Hands on: Nvidia Tegra K1 review

More than Tegra 5

What is a hands on review?
Nvidia Tegra K1 chip review
It's smaller than you think

Early Verdict


  • +

    Game demos look fantastic

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    Console-quality game graphics

  • +

    Support from big-time developers


  • -

    Could add to tablet prices

  • -

    192 cores may be hype

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Instead of unveiling the rumored Tegra 5 processor at CES 2014, Nvidia took its next-generation mobile processor back to K1 in name while upping the superchip with an impressive 192 cores.

The console-like K1 specs make for highly detailed tablet games, which we demoed using a half dozen 7-inch reference tablets packing the brand new mobile processor. The improved graphics were immediately noticeable in the two full games on hand.

The Android version of Serious Sam 3 was able to stay true to the look of the first-person shooter series thanks to the K1 chips use of Unreal Engine 4. Its 3D graphics bring all of the textures you'd expect on the PC version of the game. We were hard pressed to find the washed out details that are typically found in PC-to-Android shooter ports.

It also certainly helped that we were demoing this title with a Nyko wireless controller that made the experience feel as well as look nearly identical to the two-year-old PC games. Moving quickly in the game, the frame rate was a little slow, but we were told that this could be more of a memory issue than the fault of the new graphics processor.

Nvidia Tegra K1 review

Nvidia Tegra K1 used with a Moga controller

Tegra K1 on 2D games and demos

Trine 2 isn't a 3D game, but rather a puzzle-filled 2D (or 2.5D) side-scroller that's bursting with just as much energy as Serious Game.

The K1 reference tablets we used were able to keep up with the software's Xbox 360, PS3 and Wii U counterparts thanks to dynamic lighting coupled with intense animations on the screen. It's something we haven't seen from Android games before; part of it is that Trine 2 makes for a beautiful demo and part of it is K1.

Living Room demo

Living Room demo comes alive

K1 chip demos not based on full games included its lifelike Digital Ira Faceworks tech demo that is so real its creepy, and the part-cartoon-part photorealistic household Living Room.

Both demos featured impressively realistic renderings, even though they didn't test the metal of the K1 chip with the same intense action as Serious Sam 3 and Trine 2.

Nvidia Tegra K1 will come in two versions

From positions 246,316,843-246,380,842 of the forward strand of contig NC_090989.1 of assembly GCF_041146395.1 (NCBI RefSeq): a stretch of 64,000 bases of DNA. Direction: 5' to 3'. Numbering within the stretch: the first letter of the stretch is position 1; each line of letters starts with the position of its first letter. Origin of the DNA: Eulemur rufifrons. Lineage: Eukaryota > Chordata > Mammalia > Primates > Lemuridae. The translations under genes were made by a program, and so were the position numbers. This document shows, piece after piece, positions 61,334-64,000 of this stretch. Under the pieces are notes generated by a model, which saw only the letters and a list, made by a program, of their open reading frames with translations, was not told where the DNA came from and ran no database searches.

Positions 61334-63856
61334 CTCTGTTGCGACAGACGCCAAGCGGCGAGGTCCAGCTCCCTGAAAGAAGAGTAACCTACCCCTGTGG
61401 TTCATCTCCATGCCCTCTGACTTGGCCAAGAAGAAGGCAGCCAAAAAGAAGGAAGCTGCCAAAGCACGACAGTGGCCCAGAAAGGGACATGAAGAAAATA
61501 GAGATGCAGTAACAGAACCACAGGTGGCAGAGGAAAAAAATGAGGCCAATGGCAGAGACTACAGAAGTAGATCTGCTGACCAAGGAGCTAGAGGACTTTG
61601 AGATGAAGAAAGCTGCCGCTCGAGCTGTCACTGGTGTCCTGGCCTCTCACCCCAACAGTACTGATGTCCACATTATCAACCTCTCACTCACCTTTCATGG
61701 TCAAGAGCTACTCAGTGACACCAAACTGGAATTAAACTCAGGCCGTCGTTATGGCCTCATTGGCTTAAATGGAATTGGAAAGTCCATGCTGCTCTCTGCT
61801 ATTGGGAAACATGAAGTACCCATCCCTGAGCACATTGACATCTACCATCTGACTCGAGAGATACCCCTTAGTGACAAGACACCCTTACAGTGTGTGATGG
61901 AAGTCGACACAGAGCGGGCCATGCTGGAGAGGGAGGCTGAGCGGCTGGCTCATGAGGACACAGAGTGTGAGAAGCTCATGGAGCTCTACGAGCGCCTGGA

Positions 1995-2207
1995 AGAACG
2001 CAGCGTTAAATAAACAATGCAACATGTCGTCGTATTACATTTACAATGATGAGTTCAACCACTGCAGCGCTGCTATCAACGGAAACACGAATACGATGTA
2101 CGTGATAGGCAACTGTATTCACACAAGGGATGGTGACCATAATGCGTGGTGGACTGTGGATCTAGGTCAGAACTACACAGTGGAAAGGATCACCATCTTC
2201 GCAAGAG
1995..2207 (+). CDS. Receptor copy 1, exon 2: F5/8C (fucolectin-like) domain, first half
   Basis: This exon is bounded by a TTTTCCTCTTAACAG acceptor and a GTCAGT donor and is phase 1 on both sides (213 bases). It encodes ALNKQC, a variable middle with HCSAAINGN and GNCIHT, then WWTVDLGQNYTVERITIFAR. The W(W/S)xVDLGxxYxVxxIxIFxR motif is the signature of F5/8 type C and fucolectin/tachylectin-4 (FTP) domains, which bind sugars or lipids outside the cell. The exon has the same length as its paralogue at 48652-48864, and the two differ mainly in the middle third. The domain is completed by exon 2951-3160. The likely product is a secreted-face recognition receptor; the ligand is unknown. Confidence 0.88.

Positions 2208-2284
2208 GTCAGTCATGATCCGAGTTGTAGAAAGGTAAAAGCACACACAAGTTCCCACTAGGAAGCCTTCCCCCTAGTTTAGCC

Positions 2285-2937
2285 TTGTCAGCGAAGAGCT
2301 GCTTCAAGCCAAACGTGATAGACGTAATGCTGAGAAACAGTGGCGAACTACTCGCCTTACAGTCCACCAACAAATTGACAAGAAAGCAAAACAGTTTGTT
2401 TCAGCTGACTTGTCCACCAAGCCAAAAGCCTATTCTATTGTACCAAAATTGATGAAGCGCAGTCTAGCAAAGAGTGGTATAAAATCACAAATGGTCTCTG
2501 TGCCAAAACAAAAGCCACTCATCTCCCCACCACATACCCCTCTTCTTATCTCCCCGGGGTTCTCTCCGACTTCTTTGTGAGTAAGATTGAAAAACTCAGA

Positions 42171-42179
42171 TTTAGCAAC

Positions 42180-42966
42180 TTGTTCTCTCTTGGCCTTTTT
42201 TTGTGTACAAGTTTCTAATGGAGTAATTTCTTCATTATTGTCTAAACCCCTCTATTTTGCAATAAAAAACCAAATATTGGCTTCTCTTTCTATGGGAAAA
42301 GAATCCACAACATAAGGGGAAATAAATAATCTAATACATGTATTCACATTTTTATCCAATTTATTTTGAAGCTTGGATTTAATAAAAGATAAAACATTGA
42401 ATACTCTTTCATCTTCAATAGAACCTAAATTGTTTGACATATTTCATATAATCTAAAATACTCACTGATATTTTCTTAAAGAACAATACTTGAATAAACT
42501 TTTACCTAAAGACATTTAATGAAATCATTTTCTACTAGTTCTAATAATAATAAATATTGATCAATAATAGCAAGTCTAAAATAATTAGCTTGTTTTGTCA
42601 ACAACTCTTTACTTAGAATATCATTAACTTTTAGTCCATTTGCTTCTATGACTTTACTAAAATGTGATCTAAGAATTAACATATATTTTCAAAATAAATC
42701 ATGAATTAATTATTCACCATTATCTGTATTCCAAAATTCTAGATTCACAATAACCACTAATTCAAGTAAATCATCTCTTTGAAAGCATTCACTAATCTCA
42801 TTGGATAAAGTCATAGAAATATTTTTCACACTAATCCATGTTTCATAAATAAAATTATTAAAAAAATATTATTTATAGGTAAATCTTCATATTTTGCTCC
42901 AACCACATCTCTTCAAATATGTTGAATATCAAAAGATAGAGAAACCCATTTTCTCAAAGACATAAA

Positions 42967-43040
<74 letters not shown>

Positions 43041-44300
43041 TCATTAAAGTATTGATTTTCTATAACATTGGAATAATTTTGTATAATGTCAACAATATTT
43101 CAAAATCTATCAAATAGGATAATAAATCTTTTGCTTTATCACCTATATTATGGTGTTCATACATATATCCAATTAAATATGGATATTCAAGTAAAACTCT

Nvidia Tegra K1 will come in two versions

K1 behind glass and behind a heatsink

The Nvidia K1 processor was available outside of its reference tablet confines, but it was behind a sheet of glass. Under that glass, it was underneath a rather large heatsink to keep to cool during operating.

This confused a lot of the people looking at the K1 for the first time at CES because the chip is supposed to be a tiny 28nm. The heatsink covering the GPU was about twice as large, making the tiny processor look less tablet friendly at first.

While the cooling solution hasn't quite caught up with the Nvidia's next-generation processor, the graphics company is looking to match what Microsoft and Sony are doing with next-generation video games and bring that to tablets.

Nvidia proudly displayed a chart comparing the DirectX 11-capable Tegra K1 to DirectX 9-using Xbox 360 and PS3. The K1 is also supposed to have more CPU and GPU horsepower while requiring less actual power, just 5W.

Nvidia Tegra K1 vs Xbox One vs PS4

Nvidia Tegra K1 vs Xbox One vs PS4

Early verdict

The Tegra K1 is a step up for tablet graphics. If successful, it could bring a whole new meaning to multiplatform gaming when it launches this year in 32-bit 2.3GHz and 64-bit 2.5GHz versions. After all, developers may be tempted to serve all of the K1 tablets out there if the install base becomes just as big as that of Xbox 360 and PS3.

Matt Swider

What is a hands on review?

Hands on reviews' are a journalist's first impressions of a piece of kit based on spending some time with it. It may be just a few moments, or a few hours. The important thing is we have been able to play with it ourselves and can give you some sense of what it's like to use, even if it's only an embryonic view. For more information, see TechRadar's Reviews Guarantee.